Sir.—We were appalled to read the article by Kosloske et al,1 which described single 9- and 11-mm follicular cysts in the ovaries of two girls with isolated breast development. Both girls had many of the clinical and biochemical features of isolated premature thelarche. The authors did not mention the time of day of their samples but basal gonadotropin levels in early sexual maturation would be expected to be low if they were measured during the day, 2 and girls with isolated premature thelarche have nocturnal secretion of gonadotropins.3 We agree with the associated editorial4 that the physical signs need to be observed over a period of time and that appropriate endocrine investigations need to be performed before a diagnosis can be made.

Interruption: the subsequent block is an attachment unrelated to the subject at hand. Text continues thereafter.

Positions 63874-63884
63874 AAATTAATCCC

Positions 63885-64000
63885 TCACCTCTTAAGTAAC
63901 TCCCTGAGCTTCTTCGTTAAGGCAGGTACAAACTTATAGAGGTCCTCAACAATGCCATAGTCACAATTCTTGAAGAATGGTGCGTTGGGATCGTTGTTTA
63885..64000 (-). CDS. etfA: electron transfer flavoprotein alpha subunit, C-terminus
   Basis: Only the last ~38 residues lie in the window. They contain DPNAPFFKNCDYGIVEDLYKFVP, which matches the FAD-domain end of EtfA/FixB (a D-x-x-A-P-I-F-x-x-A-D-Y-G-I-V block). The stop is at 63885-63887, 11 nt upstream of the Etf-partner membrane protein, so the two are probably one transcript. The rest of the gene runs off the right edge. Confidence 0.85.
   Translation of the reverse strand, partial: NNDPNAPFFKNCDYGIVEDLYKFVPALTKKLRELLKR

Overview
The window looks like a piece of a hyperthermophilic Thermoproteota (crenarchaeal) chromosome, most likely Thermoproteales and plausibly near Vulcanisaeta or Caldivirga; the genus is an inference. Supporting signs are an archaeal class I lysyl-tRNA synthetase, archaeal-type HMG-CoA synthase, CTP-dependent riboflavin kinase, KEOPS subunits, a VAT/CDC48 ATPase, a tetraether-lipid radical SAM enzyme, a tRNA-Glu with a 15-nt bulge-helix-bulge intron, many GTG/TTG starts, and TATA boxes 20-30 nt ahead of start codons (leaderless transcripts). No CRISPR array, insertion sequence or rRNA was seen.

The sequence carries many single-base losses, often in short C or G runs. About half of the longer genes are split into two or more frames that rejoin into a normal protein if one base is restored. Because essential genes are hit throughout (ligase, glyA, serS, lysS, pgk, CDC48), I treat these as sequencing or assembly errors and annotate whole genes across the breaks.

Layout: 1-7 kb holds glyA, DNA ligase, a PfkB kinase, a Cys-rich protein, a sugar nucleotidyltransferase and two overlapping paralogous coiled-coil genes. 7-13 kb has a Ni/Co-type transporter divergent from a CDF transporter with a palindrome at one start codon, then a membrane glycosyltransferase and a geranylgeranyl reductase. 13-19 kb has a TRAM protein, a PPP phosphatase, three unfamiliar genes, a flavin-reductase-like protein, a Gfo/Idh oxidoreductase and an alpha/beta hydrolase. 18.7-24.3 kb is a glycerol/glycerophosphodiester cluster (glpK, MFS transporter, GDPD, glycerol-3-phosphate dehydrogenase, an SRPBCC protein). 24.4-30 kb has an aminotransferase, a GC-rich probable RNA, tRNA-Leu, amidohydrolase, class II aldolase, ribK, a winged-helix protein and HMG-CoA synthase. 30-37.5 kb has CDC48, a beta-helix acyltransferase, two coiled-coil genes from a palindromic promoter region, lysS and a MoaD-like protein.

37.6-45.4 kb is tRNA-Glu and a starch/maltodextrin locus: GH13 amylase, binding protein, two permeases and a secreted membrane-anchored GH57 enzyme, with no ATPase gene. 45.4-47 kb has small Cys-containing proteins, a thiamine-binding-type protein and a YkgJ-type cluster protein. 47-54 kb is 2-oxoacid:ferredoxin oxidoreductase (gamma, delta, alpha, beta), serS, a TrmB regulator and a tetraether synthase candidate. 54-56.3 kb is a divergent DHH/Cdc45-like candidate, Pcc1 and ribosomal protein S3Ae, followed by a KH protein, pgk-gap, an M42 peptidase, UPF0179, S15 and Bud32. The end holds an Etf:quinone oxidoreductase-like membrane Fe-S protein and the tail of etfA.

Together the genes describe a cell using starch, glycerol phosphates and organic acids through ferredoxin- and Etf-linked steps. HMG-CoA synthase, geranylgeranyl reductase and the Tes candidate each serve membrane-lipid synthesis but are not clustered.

Postmortem evidence has demonstrated that the prepubertal ovary contains numerous follicular cysts5 that have a continuous turnover.6 We have unpublished ultrasonic data
STANHOPE R, BROOK CGD. Precocious Pseudopuberty and Ovarian Follicular Cysts. Am J Dis Child. 1985;139(3):222. doi:https://doi.org/10.1001/archpedi.1985.02140050016008
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